California court overturns murder convictions of 3 deputies

SAN JOSE, Calif. (AP) — An appeals court overturned the murder convictions of the three Northern California deputies sentenced to jail in 2015 for beating a mentally ill inmate to death after a judge ruled ruled that the primary legal theory cited by prosecutors was invalidated by recent changes in state law.

In 2017, former Santa Clara County sheriff’s deputies Jereh Lubrin, Matthew Farris and Rafael Rodriguez were convicted by a San Jose jury of second-degree murder in the death of Michael Tyree. They were sentenced to 15 years to life in prison.

On Monday, Thomas Goethals, Associate Judge of the Third Division of the Fourth District Court, noted in his ruling that Senate Bill 1437, passed in 2018, declared the theory of natural and probable consequences invalid. This meant that even if the jury instruction was appropriate at the time of the trial, it is no longer. And, Goethals said, the law’s impact is retroactive, Mercury News reported Monday.

During the deputies’ trial, the judge told the jury he could consider a legal theory known as ‘natural and probable consequences’, which would allow him to find a defendant guilty of murder even if the person did not may not have committed the murder, because the victim’s death was a natural consequence of the defendant’s actions. In the Tyree case, that meant the jury did not need to consider the individual responsibility or conscience of each defendant to find all three guilty of second-degree murder, the newspaper reported.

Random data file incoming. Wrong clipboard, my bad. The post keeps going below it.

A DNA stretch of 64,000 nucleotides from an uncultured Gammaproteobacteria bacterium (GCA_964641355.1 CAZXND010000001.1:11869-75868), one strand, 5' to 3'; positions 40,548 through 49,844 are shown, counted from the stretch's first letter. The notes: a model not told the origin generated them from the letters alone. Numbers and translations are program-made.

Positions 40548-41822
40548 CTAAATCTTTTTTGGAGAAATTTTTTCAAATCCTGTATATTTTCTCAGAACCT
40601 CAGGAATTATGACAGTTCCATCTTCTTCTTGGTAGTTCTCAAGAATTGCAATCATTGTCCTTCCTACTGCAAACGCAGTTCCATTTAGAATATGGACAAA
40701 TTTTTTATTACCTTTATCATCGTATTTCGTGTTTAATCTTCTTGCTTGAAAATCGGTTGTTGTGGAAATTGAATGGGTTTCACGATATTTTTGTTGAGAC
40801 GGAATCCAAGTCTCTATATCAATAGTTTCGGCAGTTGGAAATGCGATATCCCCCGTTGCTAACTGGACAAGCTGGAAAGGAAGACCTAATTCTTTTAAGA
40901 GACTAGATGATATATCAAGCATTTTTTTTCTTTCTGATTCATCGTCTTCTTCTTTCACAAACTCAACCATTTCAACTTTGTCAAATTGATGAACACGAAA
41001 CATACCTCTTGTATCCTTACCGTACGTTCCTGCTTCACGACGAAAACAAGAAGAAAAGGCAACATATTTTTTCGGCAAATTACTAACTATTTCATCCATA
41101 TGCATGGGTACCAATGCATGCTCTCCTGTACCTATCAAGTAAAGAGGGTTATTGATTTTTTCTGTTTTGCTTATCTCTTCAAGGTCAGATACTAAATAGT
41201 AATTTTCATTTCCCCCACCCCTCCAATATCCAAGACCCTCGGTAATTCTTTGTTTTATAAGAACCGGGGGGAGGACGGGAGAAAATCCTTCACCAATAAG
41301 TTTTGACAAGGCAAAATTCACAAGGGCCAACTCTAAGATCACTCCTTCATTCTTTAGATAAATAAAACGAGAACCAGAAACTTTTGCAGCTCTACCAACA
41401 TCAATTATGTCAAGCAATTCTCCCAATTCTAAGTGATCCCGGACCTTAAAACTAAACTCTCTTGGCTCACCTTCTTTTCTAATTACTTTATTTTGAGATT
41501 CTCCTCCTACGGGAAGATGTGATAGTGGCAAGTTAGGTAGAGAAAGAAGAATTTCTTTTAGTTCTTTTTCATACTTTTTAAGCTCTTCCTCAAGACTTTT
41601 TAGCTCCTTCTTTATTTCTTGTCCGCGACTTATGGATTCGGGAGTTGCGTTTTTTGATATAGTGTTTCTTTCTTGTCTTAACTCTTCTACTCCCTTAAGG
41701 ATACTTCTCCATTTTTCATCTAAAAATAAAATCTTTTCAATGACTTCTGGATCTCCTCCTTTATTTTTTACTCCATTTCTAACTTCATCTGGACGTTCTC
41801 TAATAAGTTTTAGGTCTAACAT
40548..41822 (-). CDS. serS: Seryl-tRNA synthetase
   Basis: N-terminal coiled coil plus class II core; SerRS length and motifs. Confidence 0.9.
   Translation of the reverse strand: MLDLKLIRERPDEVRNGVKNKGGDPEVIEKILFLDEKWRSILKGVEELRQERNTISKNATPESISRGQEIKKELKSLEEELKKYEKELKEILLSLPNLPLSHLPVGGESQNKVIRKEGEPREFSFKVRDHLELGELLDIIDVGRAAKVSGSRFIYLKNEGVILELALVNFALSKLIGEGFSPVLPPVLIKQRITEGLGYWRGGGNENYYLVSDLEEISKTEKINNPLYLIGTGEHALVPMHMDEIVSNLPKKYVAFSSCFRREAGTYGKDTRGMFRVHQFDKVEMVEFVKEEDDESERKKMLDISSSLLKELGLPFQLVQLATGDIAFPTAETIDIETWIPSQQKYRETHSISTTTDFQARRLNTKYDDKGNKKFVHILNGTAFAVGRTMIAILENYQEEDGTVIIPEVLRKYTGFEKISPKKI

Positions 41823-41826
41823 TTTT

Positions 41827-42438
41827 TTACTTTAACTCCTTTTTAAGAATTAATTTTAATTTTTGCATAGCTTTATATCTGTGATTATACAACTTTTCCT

Prosecutors said Lubrin, Farris and Rodriguez severely beat Tyree, 31, in his cell. He died a few hours later of internal bleeding and suffered extensive liver and spleen damage. Tyree was serving time for misdemeanor theft and drug possession. He had been housed alone in a section of the prison reserved for detainees in police custody or with special needs.

The state attorney general’s office said Monday it was reviewing the decision. Unless the bureau appeals, Goethals’ conclusion will stand and, according to his ruling, “the prosecution may elect to retry the defendants on a valid theory or theories of homicide with a properly instructed jury.”

The Santa Clara County District Attorney’s Office was not ready to announce whether it would refile the case, also saying in a brief statement, “We are reviewing the court’s decision.”

Rebecca Jones, the attorney representing Rodriguez, welcomed the court’s decision.

“Prosecutors should not have been allowed to examine the NPC theory, and the appeals court could not conclude that it was harmless beyond a reasonable doubt,” Jones said. “I think (the court) did the right thing.”

Lawyers for Lubrin and Farris did not immediately respond to requests for comment on Monday.

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